Though I’m sure you can level all sorts of critiques at Partners In Health as a fairly large transnational NGO, I do believe there is something unique and special about the way that we have tried to institutionalize a practice of “accompaniment.” I believe that PIH has a stated and deeply held set of values, internal logics, and defined purpose that in many ways runs perpendicular to the animating logics of the “Bourdieusian” field of international development. PIH’s core purpose is to work alongside ministries of health and marginalized communities to build the capacities to develop high-quality health care delivery systems that can be scaled into national systems of universal health coverage. We seek to accompany governments in the process of helping them meet the obligations of protecting the rights of their citizens, of which we consider health to be foundational.

I have seen how the field-defining “good project” drives the flow of capital through financing mechanisms (bilateral foreign aid, in particular), and makes PIH’s core mission (and a more broadly important function in the world if we want to advance rights-based work) very difficult to finance. At least, it makes it nearly impossible for an organization attempting to support governments in the task of being effective in their work to deliver packages of needed services (thus, protecting rights) at scale to gain access to the capital necessary to do this work effectively.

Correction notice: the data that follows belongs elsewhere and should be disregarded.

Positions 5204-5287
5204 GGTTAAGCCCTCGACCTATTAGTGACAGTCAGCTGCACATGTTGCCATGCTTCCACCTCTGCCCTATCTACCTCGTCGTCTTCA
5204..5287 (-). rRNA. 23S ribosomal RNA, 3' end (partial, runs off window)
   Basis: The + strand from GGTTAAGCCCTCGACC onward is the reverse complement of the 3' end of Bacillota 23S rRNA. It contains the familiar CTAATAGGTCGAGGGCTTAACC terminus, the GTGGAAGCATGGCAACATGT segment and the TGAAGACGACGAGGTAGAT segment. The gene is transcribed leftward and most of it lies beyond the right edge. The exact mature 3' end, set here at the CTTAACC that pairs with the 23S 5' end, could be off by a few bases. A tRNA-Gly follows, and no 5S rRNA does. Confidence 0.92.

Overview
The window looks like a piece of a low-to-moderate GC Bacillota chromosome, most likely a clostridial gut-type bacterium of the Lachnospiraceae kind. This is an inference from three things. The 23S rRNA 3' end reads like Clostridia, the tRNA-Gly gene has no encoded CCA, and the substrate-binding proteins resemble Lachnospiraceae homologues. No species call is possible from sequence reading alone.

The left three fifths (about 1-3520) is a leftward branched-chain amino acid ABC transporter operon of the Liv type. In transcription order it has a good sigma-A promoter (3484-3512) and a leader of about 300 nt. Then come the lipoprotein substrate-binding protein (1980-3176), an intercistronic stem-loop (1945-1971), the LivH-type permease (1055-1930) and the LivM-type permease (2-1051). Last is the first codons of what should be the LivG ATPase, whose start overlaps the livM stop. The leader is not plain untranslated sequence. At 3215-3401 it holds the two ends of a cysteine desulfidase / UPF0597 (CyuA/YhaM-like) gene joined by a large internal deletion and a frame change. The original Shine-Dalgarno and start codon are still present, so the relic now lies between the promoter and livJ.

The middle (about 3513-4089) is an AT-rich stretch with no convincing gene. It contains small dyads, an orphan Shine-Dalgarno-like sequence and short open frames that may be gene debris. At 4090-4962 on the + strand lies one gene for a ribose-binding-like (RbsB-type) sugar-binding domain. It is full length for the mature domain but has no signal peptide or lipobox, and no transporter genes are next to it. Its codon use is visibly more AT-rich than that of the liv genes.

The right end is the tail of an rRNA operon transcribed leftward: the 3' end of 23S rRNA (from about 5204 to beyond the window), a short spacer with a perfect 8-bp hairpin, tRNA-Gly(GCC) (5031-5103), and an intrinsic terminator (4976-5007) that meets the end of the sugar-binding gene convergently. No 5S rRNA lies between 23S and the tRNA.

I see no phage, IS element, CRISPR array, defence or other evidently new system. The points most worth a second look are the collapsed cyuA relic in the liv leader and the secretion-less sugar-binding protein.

Questions we need to keep working on:

  • What type of social movement or political project is necessary to sufficiently disrupt and reorient the field of international development such that it can be less organized towards the narrow construction of tightly defined projects and more towards the goal of enabling governments to be effective in protecting rights?
  • What would it take to reform the large-scale financing mechanisms that reflexively define “the good project” and are reinforced by this definition?
  • Could we imagine the creation of new financing mechanisms that would direct capital towards the idea of a “third sector organization” type that we might call an “accompaniment” organization? An accompaniment organization could be thought of as one that would be focused on the specific work of embedding in and enabling a public sector (government ministry) to be effective in its work to protect social/economic rights of citizens (health in particular, or at least for us).
  1.  Krause, Monika. The Good Project: Humanitarian Relief NGOs and the Fragmentation of Reason. Print.

‘A Theory of Fields’ and the right to health movement